As a non-Jew, I would like to know the difference between the Mishnah, Gemara and the Talmud. I understand that the Oral Law was not written down until after the destruction of the second temple. That is obviously why it is called the Oral law.

Also what are the oldest recorded written citings of either the Mishnah, the Gemara or the Talmud in other Rabbinic literature?

EDIT: I found answer to part of my question at the meta link provided by Jake below:

גמרא - gemara — The body of talmudic analysis of and commentary to the Mishna, found in the Babylonian Talmud and Jerusalem Tamud.

משנה — mishna —

  1. a body of law compiled circa 200 CE (circa 4000 anno mundi).
  2. a paragraph in that work. plural: משניות — mishnayot, mishnayos

I'd still like an answer to the second part of my question (and more explanation to the EDIT part above, if I have missed something or the information above is not correct).

  • What do you mean by what are the oldest recorded written instances of the use of either the Mishnah, the Gemara or the Talmud?. Oldest use of the words "mishna", etc., or oldest manuscripts, or oldest citings?
    – jake
    Jan 18, 2012 at 23:55
  • Oldest citings. Let me edit my question to make that clearer. Thanks.
    – user1190
    Jan 18, 2012 at 23:55
  • Also, you might want to see if the Jewish Life and Learning Glossary answers at least part of your question.
    – jake
    Jan 18, 2012 at 23:58
  • Thanks, I did not know about the existence of that page. I will update the question once more :-)
    – user1190
    Jan 19, 2012 at 0:00
  • Hacham Gabriel, thanks for the edit. I just copy-pasted the information from the meta link and assumed it was correct.
    – user1190
    Jan 19, 2012 at 0:14

2 Answers 2


The Mishna is a compilation of (mostly) halachic rulings that comprise the Oral Law, which is the body of knowledge received by Moshe at Sinai sans whatever is included explicitly in the Written Torah. It was compiled (or perhaps even written) by R' Yehuda HaNasi in around the second or third century CE.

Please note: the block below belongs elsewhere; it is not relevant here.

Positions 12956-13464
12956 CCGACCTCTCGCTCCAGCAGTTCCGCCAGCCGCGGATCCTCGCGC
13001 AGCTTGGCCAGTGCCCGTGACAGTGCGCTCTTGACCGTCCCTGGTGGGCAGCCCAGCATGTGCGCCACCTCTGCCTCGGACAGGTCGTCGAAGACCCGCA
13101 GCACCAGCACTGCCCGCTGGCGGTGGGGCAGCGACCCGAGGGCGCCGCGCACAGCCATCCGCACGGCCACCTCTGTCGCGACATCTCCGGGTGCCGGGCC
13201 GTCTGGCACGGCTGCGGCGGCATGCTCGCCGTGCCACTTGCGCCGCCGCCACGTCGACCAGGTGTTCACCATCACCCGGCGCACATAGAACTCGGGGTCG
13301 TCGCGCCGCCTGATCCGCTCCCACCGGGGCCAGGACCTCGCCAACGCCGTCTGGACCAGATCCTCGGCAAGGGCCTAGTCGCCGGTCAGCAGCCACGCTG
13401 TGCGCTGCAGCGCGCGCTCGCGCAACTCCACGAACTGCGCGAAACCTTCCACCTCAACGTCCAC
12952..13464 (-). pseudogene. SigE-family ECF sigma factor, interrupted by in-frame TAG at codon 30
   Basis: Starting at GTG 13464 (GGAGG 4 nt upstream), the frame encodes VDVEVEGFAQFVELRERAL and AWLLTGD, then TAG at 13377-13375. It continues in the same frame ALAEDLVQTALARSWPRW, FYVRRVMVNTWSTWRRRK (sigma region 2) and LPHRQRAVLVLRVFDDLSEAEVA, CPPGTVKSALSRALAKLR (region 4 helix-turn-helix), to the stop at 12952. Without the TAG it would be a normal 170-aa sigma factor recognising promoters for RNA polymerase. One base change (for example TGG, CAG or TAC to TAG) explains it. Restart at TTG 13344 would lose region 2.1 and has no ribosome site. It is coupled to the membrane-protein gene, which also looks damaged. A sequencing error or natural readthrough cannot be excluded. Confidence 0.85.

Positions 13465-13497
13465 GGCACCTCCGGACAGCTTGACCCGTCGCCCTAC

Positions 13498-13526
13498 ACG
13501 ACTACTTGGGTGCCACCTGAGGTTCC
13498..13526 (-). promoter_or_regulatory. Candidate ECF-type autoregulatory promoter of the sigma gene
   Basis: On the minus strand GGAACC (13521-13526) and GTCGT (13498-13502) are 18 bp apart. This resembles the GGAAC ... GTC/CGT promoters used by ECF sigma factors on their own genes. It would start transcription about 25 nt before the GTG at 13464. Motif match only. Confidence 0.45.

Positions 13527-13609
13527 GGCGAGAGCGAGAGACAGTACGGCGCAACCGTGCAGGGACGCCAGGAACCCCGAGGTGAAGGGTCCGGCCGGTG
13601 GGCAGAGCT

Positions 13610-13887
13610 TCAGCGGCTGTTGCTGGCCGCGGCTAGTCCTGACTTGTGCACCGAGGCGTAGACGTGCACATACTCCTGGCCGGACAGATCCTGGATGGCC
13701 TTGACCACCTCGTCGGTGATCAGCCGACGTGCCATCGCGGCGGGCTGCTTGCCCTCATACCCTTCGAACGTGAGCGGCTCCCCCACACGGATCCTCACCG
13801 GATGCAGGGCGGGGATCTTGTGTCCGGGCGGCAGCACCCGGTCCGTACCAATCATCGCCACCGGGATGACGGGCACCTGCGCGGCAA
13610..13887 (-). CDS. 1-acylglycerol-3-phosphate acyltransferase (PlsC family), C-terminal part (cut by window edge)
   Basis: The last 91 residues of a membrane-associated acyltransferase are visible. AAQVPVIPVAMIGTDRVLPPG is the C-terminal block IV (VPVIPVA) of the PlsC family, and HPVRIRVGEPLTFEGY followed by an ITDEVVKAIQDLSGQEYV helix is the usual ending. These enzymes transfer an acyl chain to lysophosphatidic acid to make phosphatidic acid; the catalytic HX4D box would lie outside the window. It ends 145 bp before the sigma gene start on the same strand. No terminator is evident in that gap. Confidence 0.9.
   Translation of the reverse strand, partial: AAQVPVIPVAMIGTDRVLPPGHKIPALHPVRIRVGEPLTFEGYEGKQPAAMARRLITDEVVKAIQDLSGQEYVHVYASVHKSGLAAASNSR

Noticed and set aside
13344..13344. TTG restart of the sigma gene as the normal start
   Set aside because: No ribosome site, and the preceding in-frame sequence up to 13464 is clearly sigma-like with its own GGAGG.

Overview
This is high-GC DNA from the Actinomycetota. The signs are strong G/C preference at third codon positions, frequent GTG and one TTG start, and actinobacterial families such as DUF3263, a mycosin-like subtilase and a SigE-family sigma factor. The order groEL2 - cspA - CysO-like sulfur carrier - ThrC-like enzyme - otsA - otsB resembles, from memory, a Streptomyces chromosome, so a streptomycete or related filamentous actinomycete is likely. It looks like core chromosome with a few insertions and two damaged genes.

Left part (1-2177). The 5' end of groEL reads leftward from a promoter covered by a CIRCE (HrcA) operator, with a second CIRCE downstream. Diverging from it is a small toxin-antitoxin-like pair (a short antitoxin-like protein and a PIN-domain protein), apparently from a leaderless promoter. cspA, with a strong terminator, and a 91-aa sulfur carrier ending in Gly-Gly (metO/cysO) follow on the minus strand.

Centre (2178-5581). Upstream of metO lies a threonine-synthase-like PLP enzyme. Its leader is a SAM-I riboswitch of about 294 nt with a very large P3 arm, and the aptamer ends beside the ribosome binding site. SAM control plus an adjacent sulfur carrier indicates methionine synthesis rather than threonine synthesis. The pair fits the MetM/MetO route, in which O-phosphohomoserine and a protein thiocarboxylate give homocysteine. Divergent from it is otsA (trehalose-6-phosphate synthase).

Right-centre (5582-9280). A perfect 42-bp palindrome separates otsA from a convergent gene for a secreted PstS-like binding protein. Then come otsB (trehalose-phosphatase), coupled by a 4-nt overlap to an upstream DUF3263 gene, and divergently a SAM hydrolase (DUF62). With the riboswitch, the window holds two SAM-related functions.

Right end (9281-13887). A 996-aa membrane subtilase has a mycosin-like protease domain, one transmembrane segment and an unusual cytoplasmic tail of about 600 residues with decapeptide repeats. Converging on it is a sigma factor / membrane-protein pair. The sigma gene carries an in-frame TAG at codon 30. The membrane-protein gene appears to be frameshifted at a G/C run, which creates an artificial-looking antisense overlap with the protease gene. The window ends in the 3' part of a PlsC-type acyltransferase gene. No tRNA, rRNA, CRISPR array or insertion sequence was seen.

In the next several centuries, halachic discussions took place in Batei Midrash (houses of learning) throughout Israel and Babylonia, which were based on primarily the rulings of the Mishna and other less-prominent compilations of Jewish Law. Many of these discussions were recorded and eventually compiled into the Talmud Bavli (representing the halachic analysis that took place in Babylonia) and the Talmud Yerushalmi (representing that of Israel) about four hundred years later (give or take).

"Gemara" is the term that refers to deep halachic analysis, especially when it revolves around the rulings of the Mishna. Because of this, the Talmud is often referred to as the Gemara. (By the way, as a general rule, whenever someone says "the Talmud", they are referring to the Talmud Bavli, as it is more commonly and widely studied since it has the advantage of being more thoroughly redacted and practical halachic rulings generally follow the Talmud Bavli.)

I'm not really sure about when they were first cited in other works. Published Jewish works were scarce at that time and in the centuries that followed. The earliest sources I know of that explicitly cite the Talmud are the works of later geonim, R' Saadia Gaon and R' Sherira Gaon (who actually wrote a history of the Talmud).

A lot of information can be found on Wikipedia as well.


The oldest recorded written citings of the Talmud in other works of Rabbinic Literature would probably be the Sheiltot of R. Achai. As stated in the 1911 Encyclopedia Brittanica entry for "Ahai":

This is recorded to have been the first work written by a Jewish scholar after the completion of the Talmud.

As the first post-Talmudic work of Rabbinic Literature, and as a work which cites the Talmud all the time (though not really by name), it fulfills the criteria. Notably, this work predates the works of the geonim mentioned in the other answer by a couple hundred years.

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